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Forecasting the Unpredictable: earthquake science in a crowded world.
12th December 2018 @ 6:30 pm - 7:30 pm
From Zhang Heng’s earliest seismoscope, to Dubliner Robert Mallet’s experiments on Killiney Beach and observations of the 1857 Neapolitan earthquake, scientists have tried to understand earthquakes and use this understanding to reduce their effect. Still, earthquakes have killed almost a million people already this century and the goal of earthquake prediction is now probably farther away than ever.
In this lecture, I will use butterflies and sand piles to demonstrate the fundamental unpredictability of seismicity and show that the tiniest stresses – the force of a gentle handshake – can trigger the biggest and most destructive earthquakes, leaving standard deterministic prediction techniques powerless to make progress.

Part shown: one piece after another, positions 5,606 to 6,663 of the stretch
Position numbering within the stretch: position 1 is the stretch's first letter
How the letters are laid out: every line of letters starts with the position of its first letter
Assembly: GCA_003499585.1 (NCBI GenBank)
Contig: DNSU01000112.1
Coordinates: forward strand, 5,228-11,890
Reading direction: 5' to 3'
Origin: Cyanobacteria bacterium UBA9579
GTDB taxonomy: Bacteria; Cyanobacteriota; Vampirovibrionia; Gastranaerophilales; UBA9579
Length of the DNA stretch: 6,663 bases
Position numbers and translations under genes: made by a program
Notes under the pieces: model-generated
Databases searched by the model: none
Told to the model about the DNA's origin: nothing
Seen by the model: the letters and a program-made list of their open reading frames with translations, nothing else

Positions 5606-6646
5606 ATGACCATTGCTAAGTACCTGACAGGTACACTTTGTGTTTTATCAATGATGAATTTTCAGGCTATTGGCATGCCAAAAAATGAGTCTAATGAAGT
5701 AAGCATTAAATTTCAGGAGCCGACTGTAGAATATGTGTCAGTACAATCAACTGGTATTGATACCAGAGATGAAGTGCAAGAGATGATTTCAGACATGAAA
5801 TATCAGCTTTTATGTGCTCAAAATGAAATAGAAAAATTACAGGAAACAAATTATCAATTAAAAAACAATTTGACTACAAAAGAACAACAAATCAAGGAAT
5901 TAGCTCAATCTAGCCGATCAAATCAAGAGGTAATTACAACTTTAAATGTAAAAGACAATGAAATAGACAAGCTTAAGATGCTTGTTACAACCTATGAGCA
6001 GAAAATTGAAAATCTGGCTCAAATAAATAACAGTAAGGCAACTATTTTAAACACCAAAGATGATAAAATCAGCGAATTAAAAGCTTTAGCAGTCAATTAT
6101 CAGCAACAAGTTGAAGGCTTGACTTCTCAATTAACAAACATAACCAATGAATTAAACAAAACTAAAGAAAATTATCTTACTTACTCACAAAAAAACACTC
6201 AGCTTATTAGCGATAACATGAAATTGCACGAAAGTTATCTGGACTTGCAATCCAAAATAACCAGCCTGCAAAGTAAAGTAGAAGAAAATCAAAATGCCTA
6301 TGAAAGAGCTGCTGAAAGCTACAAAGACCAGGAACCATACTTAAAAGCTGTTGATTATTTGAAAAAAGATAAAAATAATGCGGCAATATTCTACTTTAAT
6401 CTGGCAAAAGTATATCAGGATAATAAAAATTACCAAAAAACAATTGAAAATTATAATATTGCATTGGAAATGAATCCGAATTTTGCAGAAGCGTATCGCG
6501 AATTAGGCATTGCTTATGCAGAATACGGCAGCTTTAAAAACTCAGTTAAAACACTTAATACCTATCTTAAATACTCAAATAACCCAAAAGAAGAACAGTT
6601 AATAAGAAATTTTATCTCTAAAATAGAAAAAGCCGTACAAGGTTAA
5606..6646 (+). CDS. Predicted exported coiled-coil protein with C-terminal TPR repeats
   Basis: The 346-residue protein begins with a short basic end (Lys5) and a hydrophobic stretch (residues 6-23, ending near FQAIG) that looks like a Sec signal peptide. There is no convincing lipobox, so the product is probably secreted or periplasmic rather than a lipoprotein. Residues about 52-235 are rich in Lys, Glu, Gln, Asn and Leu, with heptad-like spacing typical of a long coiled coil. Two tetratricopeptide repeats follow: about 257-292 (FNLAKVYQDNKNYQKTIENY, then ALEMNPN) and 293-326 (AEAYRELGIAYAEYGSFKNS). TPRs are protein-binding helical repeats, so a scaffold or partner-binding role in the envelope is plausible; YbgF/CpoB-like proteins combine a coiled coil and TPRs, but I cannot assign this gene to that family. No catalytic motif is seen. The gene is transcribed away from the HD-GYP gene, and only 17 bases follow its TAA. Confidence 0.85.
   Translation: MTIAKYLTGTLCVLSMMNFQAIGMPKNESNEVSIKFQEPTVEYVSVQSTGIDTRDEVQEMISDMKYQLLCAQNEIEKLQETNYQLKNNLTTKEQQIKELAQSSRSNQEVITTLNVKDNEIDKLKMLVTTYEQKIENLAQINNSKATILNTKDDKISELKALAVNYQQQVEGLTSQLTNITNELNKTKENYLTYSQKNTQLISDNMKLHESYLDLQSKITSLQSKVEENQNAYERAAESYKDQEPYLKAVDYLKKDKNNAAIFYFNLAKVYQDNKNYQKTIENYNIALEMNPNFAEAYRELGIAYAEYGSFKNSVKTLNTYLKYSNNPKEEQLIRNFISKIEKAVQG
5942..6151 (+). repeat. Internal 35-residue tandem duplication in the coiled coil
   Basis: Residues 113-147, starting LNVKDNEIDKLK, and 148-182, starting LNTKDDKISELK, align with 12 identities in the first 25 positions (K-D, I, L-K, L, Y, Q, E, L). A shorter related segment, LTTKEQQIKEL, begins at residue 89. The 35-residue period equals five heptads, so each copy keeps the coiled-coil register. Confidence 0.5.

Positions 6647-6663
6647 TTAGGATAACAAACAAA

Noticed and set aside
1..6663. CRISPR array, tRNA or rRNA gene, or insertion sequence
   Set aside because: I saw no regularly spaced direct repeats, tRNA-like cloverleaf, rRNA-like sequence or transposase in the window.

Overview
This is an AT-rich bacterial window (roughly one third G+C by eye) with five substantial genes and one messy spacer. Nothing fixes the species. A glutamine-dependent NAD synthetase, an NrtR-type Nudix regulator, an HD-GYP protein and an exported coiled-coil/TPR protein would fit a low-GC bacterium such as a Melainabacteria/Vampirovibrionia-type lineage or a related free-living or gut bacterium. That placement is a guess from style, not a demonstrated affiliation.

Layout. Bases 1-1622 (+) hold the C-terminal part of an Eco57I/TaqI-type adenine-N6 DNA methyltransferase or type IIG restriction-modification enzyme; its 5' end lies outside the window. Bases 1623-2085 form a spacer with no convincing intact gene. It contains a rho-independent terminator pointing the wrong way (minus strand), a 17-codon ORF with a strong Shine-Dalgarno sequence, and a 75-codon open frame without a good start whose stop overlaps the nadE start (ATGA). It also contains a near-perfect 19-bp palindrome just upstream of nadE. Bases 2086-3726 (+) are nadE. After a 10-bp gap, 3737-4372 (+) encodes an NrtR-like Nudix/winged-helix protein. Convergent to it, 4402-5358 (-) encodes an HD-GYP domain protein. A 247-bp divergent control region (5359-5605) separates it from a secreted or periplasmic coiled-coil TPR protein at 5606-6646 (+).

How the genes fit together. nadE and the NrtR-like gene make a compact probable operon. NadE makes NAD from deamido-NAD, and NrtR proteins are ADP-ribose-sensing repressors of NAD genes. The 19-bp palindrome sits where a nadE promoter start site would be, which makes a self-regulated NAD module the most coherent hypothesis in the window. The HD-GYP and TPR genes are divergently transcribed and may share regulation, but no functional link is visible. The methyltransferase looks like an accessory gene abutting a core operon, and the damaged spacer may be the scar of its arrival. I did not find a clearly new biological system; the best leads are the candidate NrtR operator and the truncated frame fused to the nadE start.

This is not the end of the story. On the one hand, populations of earthquakes have been found to obey very robust statistical laws permitting forecasts of the probability of an event of a particular size happening in a particular period in a given region. Not prediction, but earthquake-weather forecasting that can inform our assessment of seismic hazard and help us manage the response to destructive earthquakes that is always hampered by aftershocks. Recent research has also produced new insights to the mechanics of earthquakes and how they interact with each other and with the Earth’s near surface, opening up new avenues for the identifying times and places of particular danger.
With 60% of the urban space that will exist in 2030 yet to be built, rapid urbanization, normally seen only as a threat, actually presents a time-limited global opportunity to plan disaster risk out of urban development. I will conclude with an optimistic look forward.